The video for this lesson gives the learner control over the speed of the presentation as well as three forms of absorbing the information:  hearing, reading the text, and watching graphics (Horton, 2012). This helps meet the needs for various learning styles, levels of learning, and ESL students (Herrington, n.d.). Learners grasp new ideas by seeing, hearing, and reading the examples (Horton, 2012). To keep the presentations interesting, they should be short and involve the students in "do" activities immediately (Horton, 2012).  In fact, it is important to give students a "Do" activity early in the presentations, before it gets boring (Horton, 2012). Students need to apply the newly learned information to real-life situations by practicing problem (Guy, 2009). ESL students can slow the presentation down, or go back to the beginning to understand the message.

Do Activities 
"Do" activities require learners to do something with the information they have acquired from an absorb activity (Horton, 2012). For this lesson, the "do" activity would be embedded in the video presentation. Students would be given a sentence to correct, and the answer would be immediately following, reinforce the learning. "Do" activities can also be presented before an absorb activity to provide a basis of knowledge or a starting point so the student realizes what he/she needs to learn (Horton, 2012).  This lesson plan follows Bloom's taxonomy of learning -- remembering, understanding, applying, analyzing, evaluating, creating (Overbaugh, n.d.).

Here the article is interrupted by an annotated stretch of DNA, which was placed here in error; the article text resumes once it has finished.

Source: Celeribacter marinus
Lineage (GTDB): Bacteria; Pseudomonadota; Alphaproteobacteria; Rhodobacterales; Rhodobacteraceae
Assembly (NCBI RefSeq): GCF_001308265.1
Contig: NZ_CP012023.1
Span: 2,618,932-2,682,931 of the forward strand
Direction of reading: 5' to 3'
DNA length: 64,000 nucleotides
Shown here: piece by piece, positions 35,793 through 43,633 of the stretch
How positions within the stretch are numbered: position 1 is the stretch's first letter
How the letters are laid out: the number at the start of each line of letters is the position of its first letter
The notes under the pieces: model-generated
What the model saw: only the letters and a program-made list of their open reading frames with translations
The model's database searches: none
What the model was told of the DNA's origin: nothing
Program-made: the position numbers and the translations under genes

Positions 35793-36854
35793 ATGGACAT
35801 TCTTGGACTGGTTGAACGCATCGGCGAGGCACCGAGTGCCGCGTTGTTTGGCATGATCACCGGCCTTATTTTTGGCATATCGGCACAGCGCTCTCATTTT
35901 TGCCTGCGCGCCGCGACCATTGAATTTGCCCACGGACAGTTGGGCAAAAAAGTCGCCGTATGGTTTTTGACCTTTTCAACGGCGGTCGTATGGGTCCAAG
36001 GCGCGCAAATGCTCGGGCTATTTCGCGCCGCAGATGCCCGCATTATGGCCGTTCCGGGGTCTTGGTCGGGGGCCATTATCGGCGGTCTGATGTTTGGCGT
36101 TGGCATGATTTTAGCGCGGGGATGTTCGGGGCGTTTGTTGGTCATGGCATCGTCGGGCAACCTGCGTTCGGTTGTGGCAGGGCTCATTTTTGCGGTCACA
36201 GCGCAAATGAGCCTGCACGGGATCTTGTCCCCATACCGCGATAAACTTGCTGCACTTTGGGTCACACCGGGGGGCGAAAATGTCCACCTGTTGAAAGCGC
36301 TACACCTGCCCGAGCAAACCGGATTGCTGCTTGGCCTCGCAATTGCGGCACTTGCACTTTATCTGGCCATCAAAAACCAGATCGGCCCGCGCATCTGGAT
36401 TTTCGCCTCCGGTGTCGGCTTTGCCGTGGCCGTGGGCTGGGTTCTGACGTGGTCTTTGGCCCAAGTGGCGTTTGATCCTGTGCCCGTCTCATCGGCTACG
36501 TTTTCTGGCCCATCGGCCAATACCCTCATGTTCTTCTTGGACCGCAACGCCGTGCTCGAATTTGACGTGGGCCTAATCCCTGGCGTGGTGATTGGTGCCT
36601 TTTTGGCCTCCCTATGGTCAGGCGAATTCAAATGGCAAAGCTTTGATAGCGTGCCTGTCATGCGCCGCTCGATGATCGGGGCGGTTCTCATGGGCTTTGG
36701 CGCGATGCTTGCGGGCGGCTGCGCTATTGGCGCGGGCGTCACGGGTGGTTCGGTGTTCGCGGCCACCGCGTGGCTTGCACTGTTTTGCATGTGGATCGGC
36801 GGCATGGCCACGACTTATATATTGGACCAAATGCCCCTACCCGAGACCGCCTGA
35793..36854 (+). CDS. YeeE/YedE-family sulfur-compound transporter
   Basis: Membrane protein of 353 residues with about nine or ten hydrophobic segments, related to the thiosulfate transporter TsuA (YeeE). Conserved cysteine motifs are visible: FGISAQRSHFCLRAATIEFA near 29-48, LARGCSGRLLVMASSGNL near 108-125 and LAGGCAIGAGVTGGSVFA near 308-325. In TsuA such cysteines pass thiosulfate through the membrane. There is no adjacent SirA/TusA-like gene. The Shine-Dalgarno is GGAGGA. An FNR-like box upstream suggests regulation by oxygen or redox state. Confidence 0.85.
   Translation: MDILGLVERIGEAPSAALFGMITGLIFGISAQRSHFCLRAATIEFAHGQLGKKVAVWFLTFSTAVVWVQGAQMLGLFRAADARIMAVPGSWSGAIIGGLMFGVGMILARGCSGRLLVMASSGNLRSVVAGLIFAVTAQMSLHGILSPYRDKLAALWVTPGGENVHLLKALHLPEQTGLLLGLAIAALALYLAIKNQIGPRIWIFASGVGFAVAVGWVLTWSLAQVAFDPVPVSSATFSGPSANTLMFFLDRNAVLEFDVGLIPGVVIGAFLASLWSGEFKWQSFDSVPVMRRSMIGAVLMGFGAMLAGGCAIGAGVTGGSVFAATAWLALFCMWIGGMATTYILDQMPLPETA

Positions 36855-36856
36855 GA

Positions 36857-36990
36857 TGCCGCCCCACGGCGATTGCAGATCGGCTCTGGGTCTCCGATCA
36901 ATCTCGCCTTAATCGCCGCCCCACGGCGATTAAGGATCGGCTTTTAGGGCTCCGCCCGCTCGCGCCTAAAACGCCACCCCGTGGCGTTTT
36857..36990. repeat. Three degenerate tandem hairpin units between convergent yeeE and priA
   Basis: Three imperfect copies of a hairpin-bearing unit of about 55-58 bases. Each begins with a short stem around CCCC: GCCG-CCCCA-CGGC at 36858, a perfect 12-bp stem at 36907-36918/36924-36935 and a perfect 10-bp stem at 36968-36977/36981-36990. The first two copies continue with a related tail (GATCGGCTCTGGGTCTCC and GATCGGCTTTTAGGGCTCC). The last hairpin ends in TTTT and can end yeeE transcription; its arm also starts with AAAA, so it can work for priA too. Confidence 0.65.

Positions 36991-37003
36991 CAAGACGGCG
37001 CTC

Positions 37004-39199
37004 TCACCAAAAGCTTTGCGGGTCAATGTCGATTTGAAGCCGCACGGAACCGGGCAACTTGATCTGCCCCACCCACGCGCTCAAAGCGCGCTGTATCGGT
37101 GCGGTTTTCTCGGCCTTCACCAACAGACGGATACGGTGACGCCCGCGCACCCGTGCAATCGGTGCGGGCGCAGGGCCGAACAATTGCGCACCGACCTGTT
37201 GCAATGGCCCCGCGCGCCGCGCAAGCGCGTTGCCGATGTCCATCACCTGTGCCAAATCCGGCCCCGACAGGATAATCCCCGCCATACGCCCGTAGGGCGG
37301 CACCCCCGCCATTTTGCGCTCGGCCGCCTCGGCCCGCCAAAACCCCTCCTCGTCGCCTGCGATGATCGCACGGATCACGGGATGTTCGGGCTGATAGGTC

Connect Activities -- Assessment
Many times the student is left to make a connection with the newly learned information (Horton, 2012). Connect activities link new knowledge with old knowledge, which applies constructivist learning theory (Haythornthwaite, 2011). Connect activities are also ways to evaluate if students have learned to apply new knowledge (Horton, 20120). Bloom's taxonomy describes these as "analyzing" and "evaluating" activities, built on "remembering" and "understanding" (Overbaugh, n.d.).  When learners create original work, they connect activities from the initial steps of remembering and understanding, to applying and creating (Horton, 2012 & Oberbaugh, n.d.).

The examples will use sentences from peer-reviewed journals. Practice activities will give students a chance to participate in a “Do” activity -- editing sentences. The course will be available at any time and through any mobile device, making it easy for students to access the material (Herrington, n.d.). The final connect activity requires students to edit a 300-word writing sample.

Writers in academia often use nouns instead of strong verbs, making the writing less effective, according to Sainani (2013).  The students will be absorbing through a slide presentation, examples, and then "do" activities to engage them in applying the new information, and "connect" activities to further use the acquired knowledge (Horton, 2012). The second part of the lesson gives examples of when the verb is buried in a sentence, making the reading cumbersome. Students will have the opportunity to see this in examples from peer-reviewed journals, and be given activities to correct passages of writing. Once again, the final activity requires students to edit a 300-word essay.